Want to get radicalized? It’s as easy as an app on your cell phone, reported PJ Media. Google Play (the app store for Android phones) offers a number of apps featuring lectures from arch-recruiter and senior al-Qaeda operative Anwar al-Awlaki, a radical American cleric of Yemeni descent.
Although the app that PJ Media originally reported on less than 10 days ago, the “Anwar Al Awlaki Lectures,” appears to have been deleted, at least five more apps of al-Awlaki’s talks remain available on Google Play.
Al-Awlaki was linked to a number of terrorist attacks across the world. While still in the U.S. and acting as the imam of the Dar al-Hijrah Islamic Center in Falls Church, Virgina, he preached to three of the 9/11 hijackers, who were al-Qaeda members.
In 2001, he presided at the funeral of the mother of Nidal Hasan, an Army psychiatrist. The two later had an extensive email correspondence before Hasan carried out his deadly jihad shooting at Fort Hood.
Al-Awlaki was also linked to Umar Farouk Abdulmutallab, the 2009 Christmas Day
bomber, and may also have been involved in planning that failed attack on an American airliner.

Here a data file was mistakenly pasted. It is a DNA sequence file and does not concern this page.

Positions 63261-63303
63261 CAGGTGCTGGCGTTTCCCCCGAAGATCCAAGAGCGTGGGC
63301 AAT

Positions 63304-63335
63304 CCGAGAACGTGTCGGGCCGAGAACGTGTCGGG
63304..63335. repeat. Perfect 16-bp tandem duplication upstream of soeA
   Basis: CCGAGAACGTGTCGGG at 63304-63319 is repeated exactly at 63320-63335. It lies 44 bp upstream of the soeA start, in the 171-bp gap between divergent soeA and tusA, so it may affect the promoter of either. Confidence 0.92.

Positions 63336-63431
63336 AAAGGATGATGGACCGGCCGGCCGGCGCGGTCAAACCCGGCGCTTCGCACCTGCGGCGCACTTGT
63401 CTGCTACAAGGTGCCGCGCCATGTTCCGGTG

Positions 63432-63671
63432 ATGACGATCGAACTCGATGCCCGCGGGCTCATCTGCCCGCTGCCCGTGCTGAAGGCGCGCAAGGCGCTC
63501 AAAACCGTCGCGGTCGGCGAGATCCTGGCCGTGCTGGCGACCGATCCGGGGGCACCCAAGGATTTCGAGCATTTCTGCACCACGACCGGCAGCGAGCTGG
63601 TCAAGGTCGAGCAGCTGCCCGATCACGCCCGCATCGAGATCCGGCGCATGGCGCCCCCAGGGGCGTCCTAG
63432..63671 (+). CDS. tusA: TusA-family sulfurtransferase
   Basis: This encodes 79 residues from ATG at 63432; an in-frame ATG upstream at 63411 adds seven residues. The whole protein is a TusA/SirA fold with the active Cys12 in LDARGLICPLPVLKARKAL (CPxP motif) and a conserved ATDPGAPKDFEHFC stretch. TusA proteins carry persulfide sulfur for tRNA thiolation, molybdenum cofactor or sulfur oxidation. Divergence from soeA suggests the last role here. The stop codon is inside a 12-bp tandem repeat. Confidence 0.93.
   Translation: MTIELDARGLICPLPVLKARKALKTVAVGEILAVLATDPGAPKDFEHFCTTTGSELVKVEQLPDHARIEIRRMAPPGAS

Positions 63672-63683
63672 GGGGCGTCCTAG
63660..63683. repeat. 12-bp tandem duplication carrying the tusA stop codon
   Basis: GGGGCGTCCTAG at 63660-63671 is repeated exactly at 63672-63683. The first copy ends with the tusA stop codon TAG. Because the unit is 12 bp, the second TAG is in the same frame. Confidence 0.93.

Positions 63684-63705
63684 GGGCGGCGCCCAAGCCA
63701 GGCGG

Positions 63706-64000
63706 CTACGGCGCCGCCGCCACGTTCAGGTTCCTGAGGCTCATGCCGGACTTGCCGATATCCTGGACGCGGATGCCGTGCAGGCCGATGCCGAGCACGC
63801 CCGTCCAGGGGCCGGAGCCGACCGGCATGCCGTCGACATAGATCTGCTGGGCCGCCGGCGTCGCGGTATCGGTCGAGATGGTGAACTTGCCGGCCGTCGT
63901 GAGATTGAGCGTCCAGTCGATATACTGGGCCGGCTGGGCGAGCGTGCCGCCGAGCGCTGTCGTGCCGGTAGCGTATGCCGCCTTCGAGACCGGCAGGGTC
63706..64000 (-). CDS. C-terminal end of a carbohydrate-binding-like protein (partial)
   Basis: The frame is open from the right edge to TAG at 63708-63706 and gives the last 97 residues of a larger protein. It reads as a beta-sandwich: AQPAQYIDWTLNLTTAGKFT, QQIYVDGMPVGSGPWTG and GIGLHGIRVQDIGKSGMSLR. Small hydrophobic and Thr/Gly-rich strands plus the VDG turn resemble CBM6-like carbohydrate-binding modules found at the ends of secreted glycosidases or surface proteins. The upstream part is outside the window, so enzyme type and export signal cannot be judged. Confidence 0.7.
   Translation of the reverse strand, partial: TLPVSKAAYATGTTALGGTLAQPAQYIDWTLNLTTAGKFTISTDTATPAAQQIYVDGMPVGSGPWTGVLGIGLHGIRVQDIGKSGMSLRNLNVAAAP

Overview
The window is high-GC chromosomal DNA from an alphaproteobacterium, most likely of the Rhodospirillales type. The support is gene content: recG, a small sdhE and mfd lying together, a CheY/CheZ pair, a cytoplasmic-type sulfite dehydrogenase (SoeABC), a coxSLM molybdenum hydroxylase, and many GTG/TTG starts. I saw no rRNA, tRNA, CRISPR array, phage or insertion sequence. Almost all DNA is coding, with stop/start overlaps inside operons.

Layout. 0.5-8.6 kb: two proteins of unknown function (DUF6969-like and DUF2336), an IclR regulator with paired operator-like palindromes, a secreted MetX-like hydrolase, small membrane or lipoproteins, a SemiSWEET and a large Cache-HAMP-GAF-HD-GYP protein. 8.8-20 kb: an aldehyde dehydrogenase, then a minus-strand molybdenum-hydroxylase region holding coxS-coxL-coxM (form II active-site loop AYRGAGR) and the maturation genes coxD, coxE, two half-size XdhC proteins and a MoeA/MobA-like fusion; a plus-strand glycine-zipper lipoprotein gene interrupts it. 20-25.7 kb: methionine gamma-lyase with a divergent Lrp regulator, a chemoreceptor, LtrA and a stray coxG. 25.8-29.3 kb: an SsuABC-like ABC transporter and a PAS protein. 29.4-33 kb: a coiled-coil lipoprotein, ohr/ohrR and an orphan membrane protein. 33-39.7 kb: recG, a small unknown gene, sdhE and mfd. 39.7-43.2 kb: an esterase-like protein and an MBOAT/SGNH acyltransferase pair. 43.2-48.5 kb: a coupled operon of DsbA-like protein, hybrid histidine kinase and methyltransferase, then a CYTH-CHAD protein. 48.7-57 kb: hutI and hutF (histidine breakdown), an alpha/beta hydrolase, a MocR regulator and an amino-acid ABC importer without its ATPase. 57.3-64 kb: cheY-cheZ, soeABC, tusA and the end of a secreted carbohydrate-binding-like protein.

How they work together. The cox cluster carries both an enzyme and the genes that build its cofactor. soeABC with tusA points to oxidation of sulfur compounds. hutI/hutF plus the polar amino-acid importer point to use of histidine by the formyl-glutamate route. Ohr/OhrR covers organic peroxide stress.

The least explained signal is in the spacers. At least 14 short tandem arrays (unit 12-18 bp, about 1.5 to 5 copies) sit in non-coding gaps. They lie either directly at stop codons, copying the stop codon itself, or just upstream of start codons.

Al-Awlaki’s blog, Facebook presence and many YouTube videos inspired – and continue to inspire — many young, impressionable Muslims, directing them toward violence.
(Despite the promise of internet platforms to remove extremist content, a quick search of YouTube yields over 8,000 results when searching for al-Awlaki.)
Although al-Awlaki was killed in a drone strike in Yemen in (making him the first United States citizen to be targeted and killed by a U.S. drone strike), his legacy lives on as the “bin Laden of the Internet” (so dubbed by the Saudi news outlet Al-Arabiya).
The uploading of YouTube videos many be harder to control by social media giant Google, who owns the platform, due to the nature of the medium.
However, every app that Google features in its store must go through a review process and be approved. Certainly, no apps that feature the lectures of this radical preacher should be given a pass.
Source: Clarion Project | Meira Svirsky